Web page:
It will be coast to coast travels for artist Jhane Myers (Comanche/ Blackfeet) this holiday season. Myers, who hails from Santa Fe, New Mexico, is at the outset of a four-gallery-show run that will take her from Santa Fe to Washington this winter.
Beadwork artist. Indian corn maker. Storyteller. Culture bearer. Veteran of two wars. 2019 Community Spirit Award Honoree. In all of these roles, George Martin (Lac Courtes Oreilles Band of Lake Superior Chippewa Indians) has been a steward of his people’s culture. The CSA honoring for George was held at the Ziibiwing Center of Anishinabe Culture & Lifeways in Mt. Pleasant, Michigan. People in George’s community, along with tribal leadership, FPF staff, and FPF board members, Bird Runningwater (Cheyenne / Mescalero Apache) and Kalima Rose, gathered to celebrate George. “He’s an upholder of Anishinabe lifeways, culture, and tradition,” Bird says.
Making space for artists in conversations about Native Community Development Financial Institutions (CDFI) and capacity building for communities nationwide, First Peoples Fund was excited to take part in the 4th Annual Native CDFI Capital Access Convening. Tosa Two Heart (Oglala Lakota), First Peoples Fund Program Manager of Community Development, presented reports and models from our Indigenous Arts Ecology program at the convening as part of a panel of presenters that included Vicky Holt Takamine (Native Hawaiian), Duncan Ka’ohu Seto (Native Hawaiian), and Liz Takamori (Native Hawaiian).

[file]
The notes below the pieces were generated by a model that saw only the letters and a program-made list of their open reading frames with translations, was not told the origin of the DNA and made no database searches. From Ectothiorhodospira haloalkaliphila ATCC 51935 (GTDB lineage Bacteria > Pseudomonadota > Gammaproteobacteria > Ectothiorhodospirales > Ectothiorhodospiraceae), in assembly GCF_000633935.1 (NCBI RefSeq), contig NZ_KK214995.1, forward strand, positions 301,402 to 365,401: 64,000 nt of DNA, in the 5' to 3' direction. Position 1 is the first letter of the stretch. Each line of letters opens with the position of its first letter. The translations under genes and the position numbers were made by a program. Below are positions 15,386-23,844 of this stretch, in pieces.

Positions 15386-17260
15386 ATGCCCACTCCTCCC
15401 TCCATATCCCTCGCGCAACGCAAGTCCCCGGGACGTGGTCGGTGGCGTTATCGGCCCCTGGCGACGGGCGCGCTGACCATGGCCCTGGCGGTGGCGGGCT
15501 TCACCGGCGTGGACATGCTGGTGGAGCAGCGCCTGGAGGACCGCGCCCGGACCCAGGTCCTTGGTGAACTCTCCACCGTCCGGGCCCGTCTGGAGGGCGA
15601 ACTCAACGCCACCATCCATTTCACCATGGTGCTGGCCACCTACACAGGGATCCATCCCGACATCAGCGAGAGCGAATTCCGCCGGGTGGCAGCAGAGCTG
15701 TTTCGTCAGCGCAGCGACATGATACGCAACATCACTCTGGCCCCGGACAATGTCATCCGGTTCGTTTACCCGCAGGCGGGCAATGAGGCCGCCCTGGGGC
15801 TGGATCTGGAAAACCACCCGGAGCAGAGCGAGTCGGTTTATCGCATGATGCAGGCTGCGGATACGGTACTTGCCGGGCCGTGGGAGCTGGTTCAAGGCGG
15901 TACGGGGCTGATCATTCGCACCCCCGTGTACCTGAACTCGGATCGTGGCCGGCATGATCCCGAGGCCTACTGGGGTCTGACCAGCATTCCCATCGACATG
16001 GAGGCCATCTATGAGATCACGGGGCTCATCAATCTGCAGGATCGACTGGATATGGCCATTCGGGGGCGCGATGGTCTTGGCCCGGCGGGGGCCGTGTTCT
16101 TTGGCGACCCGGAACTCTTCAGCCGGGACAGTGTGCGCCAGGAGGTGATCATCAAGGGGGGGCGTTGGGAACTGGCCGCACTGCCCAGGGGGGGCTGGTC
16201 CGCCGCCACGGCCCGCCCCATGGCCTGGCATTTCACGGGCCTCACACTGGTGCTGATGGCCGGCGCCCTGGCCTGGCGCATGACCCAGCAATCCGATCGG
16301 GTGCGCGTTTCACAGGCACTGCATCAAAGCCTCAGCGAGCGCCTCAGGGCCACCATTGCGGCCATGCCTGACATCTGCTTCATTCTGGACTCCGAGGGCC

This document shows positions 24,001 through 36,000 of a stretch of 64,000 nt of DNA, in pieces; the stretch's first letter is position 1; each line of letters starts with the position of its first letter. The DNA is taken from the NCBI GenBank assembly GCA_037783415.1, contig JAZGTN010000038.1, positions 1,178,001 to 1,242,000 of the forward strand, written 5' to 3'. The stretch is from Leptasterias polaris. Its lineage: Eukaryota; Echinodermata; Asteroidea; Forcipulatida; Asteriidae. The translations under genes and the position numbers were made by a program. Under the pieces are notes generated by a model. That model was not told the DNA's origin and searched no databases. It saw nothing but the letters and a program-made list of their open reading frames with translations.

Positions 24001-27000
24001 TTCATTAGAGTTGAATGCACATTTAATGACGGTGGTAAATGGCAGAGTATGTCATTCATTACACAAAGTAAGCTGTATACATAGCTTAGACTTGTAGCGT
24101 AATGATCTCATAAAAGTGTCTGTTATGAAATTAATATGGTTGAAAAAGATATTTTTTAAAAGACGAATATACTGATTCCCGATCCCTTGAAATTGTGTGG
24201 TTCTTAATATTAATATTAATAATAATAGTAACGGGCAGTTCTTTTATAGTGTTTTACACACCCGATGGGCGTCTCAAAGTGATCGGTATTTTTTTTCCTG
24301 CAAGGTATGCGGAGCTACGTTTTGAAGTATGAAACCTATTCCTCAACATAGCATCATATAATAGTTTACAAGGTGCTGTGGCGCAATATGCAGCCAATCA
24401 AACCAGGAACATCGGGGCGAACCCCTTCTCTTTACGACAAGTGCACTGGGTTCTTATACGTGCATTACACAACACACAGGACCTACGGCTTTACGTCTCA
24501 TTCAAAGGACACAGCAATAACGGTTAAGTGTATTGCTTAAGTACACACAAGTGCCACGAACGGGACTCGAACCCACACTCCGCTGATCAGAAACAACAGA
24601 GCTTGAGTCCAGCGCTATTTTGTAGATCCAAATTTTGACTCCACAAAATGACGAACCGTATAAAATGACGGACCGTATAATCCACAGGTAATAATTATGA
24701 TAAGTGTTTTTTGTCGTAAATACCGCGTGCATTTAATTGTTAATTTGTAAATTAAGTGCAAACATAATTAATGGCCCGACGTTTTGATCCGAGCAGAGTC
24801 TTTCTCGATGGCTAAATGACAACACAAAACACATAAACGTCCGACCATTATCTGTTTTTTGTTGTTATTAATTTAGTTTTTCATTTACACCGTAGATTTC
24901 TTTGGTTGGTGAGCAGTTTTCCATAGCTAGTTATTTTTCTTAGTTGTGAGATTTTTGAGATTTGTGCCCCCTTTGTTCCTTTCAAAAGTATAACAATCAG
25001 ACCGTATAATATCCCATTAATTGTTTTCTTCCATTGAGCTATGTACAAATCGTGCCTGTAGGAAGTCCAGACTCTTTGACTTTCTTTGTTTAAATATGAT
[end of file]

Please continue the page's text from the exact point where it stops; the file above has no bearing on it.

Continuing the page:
First Peoples Fund (FPF), in partnership with the Black Hills Area Community Foundation, Bush Foundation, HRK Foundation, Johnson Scholarship Foundation, and Northwest Area Foundation, hosted a roundtable discussion this month. Titled Within, Together, Collective, the day was part of an ongoing conversation around the idea that now is the opportune time to thoughtfully deepen our collective efforts and investments in Native communities. Several intersecting bodies of research discussed throughout the day illustrated the urgency for, and challenges in, creating a more equitable future in which Native communities are not left out.
The Jennifer Easton Community Spirit Awards recognizes exceptional Native artists who have shown a lifetime commitment to perpetuating their art and sharing it within their communities. These practicing artists embody First Peoples Fund’s core principles: knowing our history and ourselves; honoring our ancestors and relations; sharing our stories and knowledge.
We are honored to announce the four recipients of the 2019 Community Spirit Awards.
We are excited to welcome a dynamic cohort into our fellowship programs for 2019. The variety of art mediums they practice show the incredible range of Native arts and the depth of Indigenous talent found across the country.